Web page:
When Matt spent a year in language study before starting his tentmaking career in China, he made some interesting friends among his classmates—the son of a North Korean diplomat, an Egyptian businessman, and several zealous young Muslims from Yemen. 

The North Korean and Matt talked about world politics and the Christian faith. The Egyptian inquired about the Bible, and explained to Matt the difference between Sunni and Sh’ia beliefs. With his Yemeni classmates, Matt regularly debated late into the night as both sides were equally eager to convert the other. The Muslims respected Matt for being a serious Christ follower and defender of his faith.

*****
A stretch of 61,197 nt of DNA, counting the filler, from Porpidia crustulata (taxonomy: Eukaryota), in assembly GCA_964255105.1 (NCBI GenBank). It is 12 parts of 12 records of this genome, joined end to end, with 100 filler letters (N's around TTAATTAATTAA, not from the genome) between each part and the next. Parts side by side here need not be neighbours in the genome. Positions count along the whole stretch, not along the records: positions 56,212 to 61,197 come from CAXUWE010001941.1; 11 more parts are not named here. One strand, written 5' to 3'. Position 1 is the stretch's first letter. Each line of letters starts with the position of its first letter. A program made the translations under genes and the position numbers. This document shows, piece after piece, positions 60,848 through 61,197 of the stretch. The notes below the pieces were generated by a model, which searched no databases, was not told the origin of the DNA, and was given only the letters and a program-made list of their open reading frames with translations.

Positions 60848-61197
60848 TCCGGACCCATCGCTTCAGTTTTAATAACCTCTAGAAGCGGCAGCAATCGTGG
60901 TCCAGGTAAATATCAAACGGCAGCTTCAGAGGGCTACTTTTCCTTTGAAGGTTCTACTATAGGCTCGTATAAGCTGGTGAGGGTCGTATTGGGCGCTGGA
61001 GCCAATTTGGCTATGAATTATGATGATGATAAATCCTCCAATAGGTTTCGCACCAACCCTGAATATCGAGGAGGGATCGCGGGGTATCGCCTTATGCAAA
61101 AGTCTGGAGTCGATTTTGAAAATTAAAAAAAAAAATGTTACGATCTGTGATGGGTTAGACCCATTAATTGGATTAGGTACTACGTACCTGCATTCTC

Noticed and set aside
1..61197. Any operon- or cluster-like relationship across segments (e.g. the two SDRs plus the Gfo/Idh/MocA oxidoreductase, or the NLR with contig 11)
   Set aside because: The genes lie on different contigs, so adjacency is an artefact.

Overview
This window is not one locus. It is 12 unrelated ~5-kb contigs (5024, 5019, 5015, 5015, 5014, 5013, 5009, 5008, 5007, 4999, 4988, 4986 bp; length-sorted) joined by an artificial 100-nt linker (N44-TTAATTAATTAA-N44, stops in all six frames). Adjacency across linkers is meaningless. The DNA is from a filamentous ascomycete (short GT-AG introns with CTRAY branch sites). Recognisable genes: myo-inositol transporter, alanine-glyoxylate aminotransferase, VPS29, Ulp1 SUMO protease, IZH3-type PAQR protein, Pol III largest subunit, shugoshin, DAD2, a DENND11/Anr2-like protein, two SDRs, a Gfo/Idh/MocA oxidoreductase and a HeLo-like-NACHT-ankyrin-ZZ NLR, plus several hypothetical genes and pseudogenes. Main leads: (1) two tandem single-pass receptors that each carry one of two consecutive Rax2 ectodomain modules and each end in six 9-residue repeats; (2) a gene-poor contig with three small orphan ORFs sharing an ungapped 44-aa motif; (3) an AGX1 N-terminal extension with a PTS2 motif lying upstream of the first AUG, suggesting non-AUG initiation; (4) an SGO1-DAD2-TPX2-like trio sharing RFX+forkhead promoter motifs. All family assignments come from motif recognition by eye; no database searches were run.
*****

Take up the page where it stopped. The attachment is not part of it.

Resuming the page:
When Matt went to attend Abu’s wedding, Abu thanked him in front of his bride: “I have learned so much from our friendship about business, management, and religion—both Christianity and Islam. The questions you asked me made me investigate my own faith.” Together with a Syrian doctor, they had long discussions on the trustworthiness of the Bible, the deity of Jesus and whether Christians and Muslims worshiped the same God.  At the end of Matt’s visit in Yemen, his friends encouraged him to return, saying: “We are open to all religions, you can have church here.”  

Matt never dreamed of entering Abu’s world.  But China’s megacities make it possible because they draw people from around the globe. Matt hopes to serve in China for the next 10-15 years.  But he is also seeking God about the Middle East for his next assignment.